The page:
Introduction: Many Destructions of Mankind according to Ancient Egyptian Priests
In the Egyptian Delta, at the head of which the river Nile divides, there is a certain district which is called the district of Sais, and the great city of the district is also called Sais, and is the city from which King Amasis came. [...] To this city came Solon, and was received there with great honour; he asked the priests who were most skilful in such matters, about antiquity, and made the discovery that neither he nor any other Hellene knew anything worth mentioning about the times of old.
On one occasion, wishing to draw them on to speak of antiquity, he began to tell about the most ancient things in our part of the world-about Phoroneus, who is called “the first man,” and about Niobe; and after the Deluge, of the survival of Deucalion and Pyrrha; and he traced the genealogy of their descendants, and reckoning up the dates, tried to compute how many years ago the events of which he was speaking happened.
Thereupon one of the priests, who was of a very great age, said: O Solon, Solon, you Hellenes are never anything but children, and there is not an old man among you. Solon in return asked him what he meant.
I mean to say, he replied, that in mind you are all young; there is no old opinion handed down among you by ancient tradition, nor any science which is hoary with age. And I will tell you why. There have been, and will be again, many destructions of mankind arising out of many causes; the greatest have been brought about by the agencies of fire and water, and other lesser ones by innumerable other causes.
There is a story, which even you have preserved, that once upon a time Paethon, the son of Helios, having yoked the steeds in his father’s chariot, because he was not able to drive them in the path of his father, burnt up all that was upon the earth, and was himself destroyed by a thunderbolt. Now this has the form of a myth, but really signifies a declination of the bodies moving in the heavens around the earth, and a great conflagration of things upon the earth, which recurs after long intervals; at such times those who live upon the mountains and in dry and lofty places are more liable to destruction than those who dwell by rivers or on the seashore. And from this calamity the Nile, who is our never-failing saviour, delivers and preserves us. When, on the other hand, the gods purge the earth with a deluge of water, the survivors in your country are herdsmen and shepherds who dwell on the mountains, but those who, like you, live in cities are carried by the rivers into the sea. Whereas in this land, neither then nor at any other time, does the water come down from above on the fields, having always a tendency to come up from below; for which reason the traditions preserved here are the most ancient. The fact is, that wherever the extremity of winter frost or of summer does not prevent, mankind exist, sometimes in greater, sometimes in lesser numbers. And whatever happened either in your country or in ours, or in any other region of which we are informed-if there were any actions noble or great or in any other way remarkable, they have all been written down by us of old, and are preserved in our temples.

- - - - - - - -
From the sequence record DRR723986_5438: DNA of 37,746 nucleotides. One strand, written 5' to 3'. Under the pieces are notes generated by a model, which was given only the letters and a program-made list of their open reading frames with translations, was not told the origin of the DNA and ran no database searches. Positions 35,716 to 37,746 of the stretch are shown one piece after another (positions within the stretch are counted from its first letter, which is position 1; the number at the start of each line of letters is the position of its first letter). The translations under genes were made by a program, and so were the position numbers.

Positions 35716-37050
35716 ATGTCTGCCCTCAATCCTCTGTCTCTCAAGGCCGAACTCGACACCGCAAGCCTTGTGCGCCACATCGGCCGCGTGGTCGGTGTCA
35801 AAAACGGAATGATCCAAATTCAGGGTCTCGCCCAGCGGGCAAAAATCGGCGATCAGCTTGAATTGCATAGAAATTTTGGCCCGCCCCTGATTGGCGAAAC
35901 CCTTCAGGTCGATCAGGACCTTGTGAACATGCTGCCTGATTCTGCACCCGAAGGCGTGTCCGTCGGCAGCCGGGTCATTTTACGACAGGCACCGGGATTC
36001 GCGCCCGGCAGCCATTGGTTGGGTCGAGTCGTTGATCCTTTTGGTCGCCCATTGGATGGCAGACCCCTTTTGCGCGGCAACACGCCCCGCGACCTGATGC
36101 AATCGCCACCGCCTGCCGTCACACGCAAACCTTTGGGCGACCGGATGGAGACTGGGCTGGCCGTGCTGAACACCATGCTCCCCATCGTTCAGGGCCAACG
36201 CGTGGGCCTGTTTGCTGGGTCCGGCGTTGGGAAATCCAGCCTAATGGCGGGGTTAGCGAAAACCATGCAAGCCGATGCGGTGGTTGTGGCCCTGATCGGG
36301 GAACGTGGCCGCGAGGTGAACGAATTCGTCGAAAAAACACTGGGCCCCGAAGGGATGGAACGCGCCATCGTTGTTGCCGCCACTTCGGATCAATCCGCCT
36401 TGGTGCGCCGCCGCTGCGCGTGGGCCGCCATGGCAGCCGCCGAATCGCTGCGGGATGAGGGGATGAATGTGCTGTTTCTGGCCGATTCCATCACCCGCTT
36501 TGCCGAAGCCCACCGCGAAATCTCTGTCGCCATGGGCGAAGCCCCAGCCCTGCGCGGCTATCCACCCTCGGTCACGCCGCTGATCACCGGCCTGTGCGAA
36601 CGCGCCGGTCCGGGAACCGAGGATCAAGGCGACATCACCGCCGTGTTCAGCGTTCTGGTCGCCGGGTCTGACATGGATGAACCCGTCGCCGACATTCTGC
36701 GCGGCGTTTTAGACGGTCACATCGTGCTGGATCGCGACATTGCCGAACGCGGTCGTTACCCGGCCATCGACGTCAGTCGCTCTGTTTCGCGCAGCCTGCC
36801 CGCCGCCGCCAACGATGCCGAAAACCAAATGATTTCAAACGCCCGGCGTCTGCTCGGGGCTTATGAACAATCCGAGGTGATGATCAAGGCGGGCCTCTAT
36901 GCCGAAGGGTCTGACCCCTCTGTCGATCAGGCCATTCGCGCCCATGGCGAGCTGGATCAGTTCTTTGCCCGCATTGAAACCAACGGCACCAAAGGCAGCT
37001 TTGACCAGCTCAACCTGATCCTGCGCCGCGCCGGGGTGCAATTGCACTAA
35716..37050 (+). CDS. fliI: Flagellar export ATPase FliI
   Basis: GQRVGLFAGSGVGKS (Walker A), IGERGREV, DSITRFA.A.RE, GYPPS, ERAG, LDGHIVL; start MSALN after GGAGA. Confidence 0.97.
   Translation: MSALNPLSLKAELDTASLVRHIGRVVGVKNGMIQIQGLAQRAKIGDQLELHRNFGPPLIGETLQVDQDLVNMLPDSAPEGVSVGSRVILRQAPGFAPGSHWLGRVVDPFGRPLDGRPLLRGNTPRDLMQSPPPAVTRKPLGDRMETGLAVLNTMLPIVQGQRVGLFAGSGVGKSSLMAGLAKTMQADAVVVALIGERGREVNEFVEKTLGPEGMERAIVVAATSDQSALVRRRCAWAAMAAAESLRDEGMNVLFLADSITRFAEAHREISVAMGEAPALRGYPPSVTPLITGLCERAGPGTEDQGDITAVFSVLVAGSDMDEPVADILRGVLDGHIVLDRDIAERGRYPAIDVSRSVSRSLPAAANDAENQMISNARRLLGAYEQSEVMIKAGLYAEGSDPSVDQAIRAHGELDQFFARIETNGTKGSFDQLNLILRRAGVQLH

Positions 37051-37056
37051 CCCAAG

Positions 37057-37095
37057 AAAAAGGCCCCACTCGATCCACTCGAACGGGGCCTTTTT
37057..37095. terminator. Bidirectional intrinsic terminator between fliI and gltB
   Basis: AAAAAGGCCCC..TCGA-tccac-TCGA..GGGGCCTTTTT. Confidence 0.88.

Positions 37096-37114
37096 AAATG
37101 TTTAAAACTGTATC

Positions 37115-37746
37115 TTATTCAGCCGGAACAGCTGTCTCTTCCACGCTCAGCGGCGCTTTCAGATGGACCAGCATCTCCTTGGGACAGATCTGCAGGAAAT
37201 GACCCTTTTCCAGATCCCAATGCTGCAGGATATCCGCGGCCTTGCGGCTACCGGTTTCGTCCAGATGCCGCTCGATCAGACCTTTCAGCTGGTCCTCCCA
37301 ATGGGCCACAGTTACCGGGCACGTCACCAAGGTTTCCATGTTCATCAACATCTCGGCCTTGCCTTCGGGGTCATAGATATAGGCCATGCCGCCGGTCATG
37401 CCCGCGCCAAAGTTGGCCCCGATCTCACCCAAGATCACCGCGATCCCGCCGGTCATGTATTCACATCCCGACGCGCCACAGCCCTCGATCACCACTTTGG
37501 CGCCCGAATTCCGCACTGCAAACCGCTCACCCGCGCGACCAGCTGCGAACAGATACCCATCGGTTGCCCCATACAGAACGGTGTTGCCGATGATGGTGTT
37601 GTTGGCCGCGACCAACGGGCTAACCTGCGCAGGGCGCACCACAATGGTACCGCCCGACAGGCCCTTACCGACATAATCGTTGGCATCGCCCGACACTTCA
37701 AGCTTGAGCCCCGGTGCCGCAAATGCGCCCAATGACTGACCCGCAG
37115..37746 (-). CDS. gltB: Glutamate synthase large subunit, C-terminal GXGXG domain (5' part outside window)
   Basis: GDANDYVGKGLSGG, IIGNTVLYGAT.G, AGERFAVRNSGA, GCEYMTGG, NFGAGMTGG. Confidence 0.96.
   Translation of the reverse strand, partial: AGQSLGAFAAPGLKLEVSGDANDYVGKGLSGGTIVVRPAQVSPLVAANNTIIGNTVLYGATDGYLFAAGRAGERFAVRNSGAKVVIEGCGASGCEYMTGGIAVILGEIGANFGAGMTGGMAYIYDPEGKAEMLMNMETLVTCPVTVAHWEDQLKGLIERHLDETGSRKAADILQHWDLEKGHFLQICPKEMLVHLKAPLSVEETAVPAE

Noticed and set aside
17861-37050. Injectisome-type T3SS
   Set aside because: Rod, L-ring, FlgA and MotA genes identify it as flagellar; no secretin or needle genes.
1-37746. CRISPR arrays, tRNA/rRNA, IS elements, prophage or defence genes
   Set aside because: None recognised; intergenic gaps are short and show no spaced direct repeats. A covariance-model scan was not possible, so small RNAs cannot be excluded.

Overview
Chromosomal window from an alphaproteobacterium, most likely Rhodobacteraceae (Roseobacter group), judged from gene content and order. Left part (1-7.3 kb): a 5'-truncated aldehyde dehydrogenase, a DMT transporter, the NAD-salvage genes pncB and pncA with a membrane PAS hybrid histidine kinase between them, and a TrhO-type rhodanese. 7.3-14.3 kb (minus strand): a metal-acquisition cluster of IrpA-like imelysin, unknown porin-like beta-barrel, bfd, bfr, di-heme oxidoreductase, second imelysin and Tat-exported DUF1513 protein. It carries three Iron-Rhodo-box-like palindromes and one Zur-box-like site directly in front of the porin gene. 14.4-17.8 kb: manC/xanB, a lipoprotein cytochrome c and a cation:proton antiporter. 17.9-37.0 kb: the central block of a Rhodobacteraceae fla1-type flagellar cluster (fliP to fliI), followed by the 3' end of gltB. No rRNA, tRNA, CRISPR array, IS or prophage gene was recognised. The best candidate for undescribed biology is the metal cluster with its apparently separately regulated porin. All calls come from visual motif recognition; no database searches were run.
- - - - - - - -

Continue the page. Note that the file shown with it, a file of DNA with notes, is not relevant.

Whereas just when you and other nations are beginning to be provided with letters and the other requisites of civilized life, after the usual interval, the stream from heaven, like a pestilence, comes pouring down, and leaves only those of you who are destitute of letters and education; and so you have to begin all over again like children, and know nothing of what happened in ancient times, either among us or among yourselves. As for those genealogies of yours which you just now recounted to us, Solon, they are no better than the tales of children.
In the first place you remember a single deluge only, but there were many previous ones; in the next place, you do not know that there formerly dwelt in your land the fairest and noblest race of men which ever lived, and that you and your whole city are descended from a small seed or remnant of them which survived. And this was unknown to you, because, for many generations, the survivors of that destruction died, leaving no written word. — Plato, Timaeus (Translated by Benjamin Jowett )
Frederik Klee: The Unsung Hero of Earth Crust Displacement
By Kyle Bennett
As discussed in some of my previous posts, and in my book, Polar Wandering and the Cycle of Ages, Charles Hapgood’s theory of Earth Crust Displacement (ECD) actually originated in the nineteenth century. For those unfamiliar with Hapgood’s work, he claimed that Ice Ages come and go due to the earth’s ‘crust’ (lithosphere) sliding as a whole over the fluid layers below, in the asthenosphere, moving places in and out of the polar regions.
It is now common knowledge that Einstein supported Hapgood’s theory. But what has been totally forgotten, even by the most devoted pole shift enthusiasts, is that the theory was first properly developed by the President of the Geological Society, Sir John Evans, back in 1866. (I will keep mentioning this fact in every single article I write, so that hopefully all the internet pundits catch on.) Astonishingly, even Hapgood appears to have not known about Evans’ work, as he made no mention of it in Path of the Pole, where he wrongly claimed that the idea was first proposed in the early twentieth century.